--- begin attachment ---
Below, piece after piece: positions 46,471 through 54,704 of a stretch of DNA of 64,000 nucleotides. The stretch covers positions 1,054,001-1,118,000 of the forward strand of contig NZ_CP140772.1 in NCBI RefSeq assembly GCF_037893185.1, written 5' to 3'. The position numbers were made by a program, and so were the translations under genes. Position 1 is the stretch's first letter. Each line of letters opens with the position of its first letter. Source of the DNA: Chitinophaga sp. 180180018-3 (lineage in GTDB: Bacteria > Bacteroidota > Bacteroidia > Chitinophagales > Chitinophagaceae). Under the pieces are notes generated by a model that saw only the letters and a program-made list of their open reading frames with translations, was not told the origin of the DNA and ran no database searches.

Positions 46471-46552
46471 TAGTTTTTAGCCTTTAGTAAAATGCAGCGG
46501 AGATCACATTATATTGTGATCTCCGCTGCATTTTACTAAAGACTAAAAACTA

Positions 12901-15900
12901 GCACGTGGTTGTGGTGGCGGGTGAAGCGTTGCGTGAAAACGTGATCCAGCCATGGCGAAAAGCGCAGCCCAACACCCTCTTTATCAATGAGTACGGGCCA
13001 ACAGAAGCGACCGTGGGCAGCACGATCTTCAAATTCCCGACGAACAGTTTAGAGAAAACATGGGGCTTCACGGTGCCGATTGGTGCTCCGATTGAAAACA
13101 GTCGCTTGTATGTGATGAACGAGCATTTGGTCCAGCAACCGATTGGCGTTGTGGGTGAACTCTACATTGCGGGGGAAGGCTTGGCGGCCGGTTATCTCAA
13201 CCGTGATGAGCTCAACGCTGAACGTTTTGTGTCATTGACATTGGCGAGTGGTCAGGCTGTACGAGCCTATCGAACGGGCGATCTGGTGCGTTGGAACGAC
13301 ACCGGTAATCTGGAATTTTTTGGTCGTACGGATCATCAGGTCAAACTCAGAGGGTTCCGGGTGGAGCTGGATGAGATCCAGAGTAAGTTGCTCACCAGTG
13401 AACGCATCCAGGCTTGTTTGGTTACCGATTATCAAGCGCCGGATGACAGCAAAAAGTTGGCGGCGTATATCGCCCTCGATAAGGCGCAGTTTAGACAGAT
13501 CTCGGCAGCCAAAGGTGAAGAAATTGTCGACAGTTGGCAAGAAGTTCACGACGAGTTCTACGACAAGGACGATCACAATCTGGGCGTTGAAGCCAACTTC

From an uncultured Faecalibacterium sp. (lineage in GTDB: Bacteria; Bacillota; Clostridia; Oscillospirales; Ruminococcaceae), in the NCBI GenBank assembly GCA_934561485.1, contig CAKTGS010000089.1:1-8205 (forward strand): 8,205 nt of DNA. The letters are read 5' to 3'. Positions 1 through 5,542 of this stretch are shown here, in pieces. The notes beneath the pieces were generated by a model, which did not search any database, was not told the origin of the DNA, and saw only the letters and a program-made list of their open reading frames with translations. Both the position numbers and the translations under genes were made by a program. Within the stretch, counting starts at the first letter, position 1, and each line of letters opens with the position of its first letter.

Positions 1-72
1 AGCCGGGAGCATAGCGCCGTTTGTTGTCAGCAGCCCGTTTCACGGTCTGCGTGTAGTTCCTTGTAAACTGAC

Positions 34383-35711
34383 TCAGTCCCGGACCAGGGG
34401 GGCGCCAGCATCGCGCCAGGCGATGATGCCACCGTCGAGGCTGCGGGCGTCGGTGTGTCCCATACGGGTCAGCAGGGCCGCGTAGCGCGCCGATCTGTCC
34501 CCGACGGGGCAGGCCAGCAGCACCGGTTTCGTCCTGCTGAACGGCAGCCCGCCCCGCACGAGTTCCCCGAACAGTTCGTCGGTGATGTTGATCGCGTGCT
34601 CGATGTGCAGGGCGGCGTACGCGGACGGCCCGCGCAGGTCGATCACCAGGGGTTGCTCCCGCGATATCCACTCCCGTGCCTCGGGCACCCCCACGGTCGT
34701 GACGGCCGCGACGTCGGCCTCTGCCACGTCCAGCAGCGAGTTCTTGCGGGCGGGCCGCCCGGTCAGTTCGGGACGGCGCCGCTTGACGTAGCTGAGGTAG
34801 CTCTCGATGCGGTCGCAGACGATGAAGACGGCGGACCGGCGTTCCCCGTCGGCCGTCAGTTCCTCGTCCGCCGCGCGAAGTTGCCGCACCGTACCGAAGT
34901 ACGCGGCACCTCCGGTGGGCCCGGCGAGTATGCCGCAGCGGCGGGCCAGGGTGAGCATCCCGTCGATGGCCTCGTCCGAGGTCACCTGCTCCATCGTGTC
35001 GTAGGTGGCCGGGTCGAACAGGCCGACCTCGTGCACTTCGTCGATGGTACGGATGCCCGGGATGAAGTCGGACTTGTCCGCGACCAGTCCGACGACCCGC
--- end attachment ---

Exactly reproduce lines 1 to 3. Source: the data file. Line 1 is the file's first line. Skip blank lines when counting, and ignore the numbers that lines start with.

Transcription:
Below, piece after piece: positions 46,471 through 54,704 of a stretch of DNA of 64,000 nucleotides. The stretch covers positions 1,054,001-1,118,000 of the forward strand of contig NZ_CP140772.1 in NCBI RefSeq assembly GCF_037893185.1, written 5' to 3'. The position numbers were made by a program, and so were the translations under genes. Position 1 is the stretch's first letter. Each line of letters opens with the position of its first letter. Source of the DNA: Chitinophaga sp. 180180018-3 (lineage in GTDB: Bacteria > Bacteroidota > Bacteroidia > Chitinophagales > Chitinophagaceae). Under the pieces are notes generated by a model that saw only the letters and a program-made list of their open reading frames with translations, was not told the origin of the DNA and ran no database searches.

Positions 46471-46552
46471 TAGTTTTTAGCCTTTAGTAAAATGCAGCGG